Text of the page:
Cairo (AsiaNews) – “Give us back our church,” shouted some 8,000 people, Copts and Muslims together, in front of Egyptian TV, as they called for the rebuilding of Saints Minas and George Church, which was destroyed by fire last Saturday by a group of Muslims.
Fr Rafik Greiche, head of the press office of the Catholic Church of Egypt and spokesman for seven Catholic denominations, told AsiaNews that “for the first time Coptic Christians gathered outside Cairo’s Saint Mark’s Cathedral for a show of strength and signal their desire to be present in society and change the constitution.” The place was chosen because various TV studios are located near Tahrir Square, which has come to symbolise the protests that brought down the Mubarak regime.
For Fr Greiche, this shows that Christians are more conscious of what they can do. “With this demonstration, they wanted to show that they can take to the street and find support in the Muslim community. In fact, they were able to convince Prime Minister Essam Sharaf to meet a delegation of a thousand Copts, and get a promise out of him to rebuild the church immediately.”
“Videos from the demonstration show Muslim women wearing the hijab along with Christian women, calling together on the army to rebuild the church,” the priest said. “Images such as these, of Muslims standing side by side with Christians, are a sign of the equality between the faiths that came out of the Jasmine Revolution, which brought together hundreds of thousands of young people from both religions under the same flag,” he explained. “During the uprising, Christians and Muslims showed that they were truly one heart in their country.”
Nevertheless, Islamic fundamentalism remains a major danger to the country. Organised extremist groups like the Muslim Brotherhood are trying to take advantage of the situation of chaos to impose a radical version of Islam and implement Sharia in Egyptian society.
“Many imams are opposed to changes to Article 2 of the constitution, which says that the principal source of legislation is Islamic Jurisprudence (Sharia). Right from the beginning of the unrest, religious leaders said they would accept changes only to those articles that affected the government and parliament, but not those that involved Sharia.” Many of these leaders belong to the same fundamentalist Muslim groups that include Muslim radicals who escaped from Mubarak’s political prisons.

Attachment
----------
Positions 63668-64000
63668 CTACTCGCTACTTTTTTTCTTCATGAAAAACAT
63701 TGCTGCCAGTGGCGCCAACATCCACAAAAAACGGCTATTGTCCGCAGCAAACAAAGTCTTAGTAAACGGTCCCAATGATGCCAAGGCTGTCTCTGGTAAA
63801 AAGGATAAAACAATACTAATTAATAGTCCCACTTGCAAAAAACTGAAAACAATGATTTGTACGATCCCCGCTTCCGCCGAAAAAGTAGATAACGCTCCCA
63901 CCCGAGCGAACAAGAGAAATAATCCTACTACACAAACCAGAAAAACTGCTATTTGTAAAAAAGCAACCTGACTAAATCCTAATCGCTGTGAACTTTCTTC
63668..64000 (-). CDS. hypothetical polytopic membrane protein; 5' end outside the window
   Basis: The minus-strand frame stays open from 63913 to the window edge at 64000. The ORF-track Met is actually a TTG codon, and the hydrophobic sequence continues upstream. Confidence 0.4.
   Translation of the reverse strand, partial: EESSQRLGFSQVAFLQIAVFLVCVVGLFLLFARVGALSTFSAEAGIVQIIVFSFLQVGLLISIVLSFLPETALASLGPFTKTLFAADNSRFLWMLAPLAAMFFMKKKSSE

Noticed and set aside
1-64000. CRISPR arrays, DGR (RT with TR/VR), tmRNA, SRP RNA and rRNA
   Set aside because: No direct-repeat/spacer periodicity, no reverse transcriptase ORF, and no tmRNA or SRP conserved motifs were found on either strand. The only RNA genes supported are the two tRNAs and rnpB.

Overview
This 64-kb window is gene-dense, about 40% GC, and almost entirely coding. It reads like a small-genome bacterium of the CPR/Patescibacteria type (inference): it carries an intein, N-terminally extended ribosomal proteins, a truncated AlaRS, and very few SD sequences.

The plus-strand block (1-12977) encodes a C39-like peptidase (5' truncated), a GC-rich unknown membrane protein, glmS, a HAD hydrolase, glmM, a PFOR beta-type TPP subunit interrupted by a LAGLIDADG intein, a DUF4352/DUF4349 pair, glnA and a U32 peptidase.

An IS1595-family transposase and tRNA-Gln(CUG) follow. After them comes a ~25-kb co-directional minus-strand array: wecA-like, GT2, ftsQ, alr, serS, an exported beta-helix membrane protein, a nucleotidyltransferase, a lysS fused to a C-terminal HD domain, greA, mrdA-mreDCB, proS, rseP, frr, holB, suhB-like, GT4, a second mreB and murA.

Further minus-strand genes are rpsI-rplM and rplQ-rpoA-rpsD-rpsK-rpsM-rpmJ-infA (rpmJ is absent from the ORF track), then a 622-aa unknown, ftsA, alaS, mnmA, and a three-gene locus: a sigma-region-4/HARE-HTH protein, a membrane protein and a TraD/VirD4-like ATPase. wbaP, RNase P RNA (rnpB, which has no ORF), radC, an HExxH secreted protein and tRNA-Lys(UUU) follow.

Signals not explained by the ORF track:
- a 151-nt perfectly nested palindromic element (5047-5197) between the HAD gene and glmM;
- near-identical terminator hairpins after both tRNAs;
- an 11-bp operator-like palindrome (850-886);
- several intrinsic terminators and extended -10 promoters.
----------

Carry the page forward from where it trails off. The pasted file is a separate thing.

“The fire at the Coptic church in Soul occurred in a rural area not far from the capital,” the clergyman said. “It was provoked by a family feud between a Muslim and a Christian family.”
Local muslims used the dispute to exercise the right of vengeance, which is rooted in Muslim society, in order to demolish the church and force 7,000 Christians out of their homes.
“Even though the army pledged that it would rebuild the church on its original site, some Muslims do not want it in their village, and are trying to have it moved to another location. This goes to show the real intent behind the attack, namely the desire to get rid of the church from the village. It also suggests that for some Christian-Muslim disputes can only be settled by moving a church to another place.”
According to Fr Greiche, the only good thing that has come out from the Jasmine Revolution is equality between Christians and Muslims. In a situation of instability, it can stop extremists from imposing Sharia as the source of Egyptian law.
“Western governments can put pressure on our government to recognise the value of equality in society,” he said. “Muslims and Christians together carried out the revolution. There were martyrs on both sides. The West must let any future government realise that a new country can be built by making a small change to Article 2 of the constitution.” (S.C.)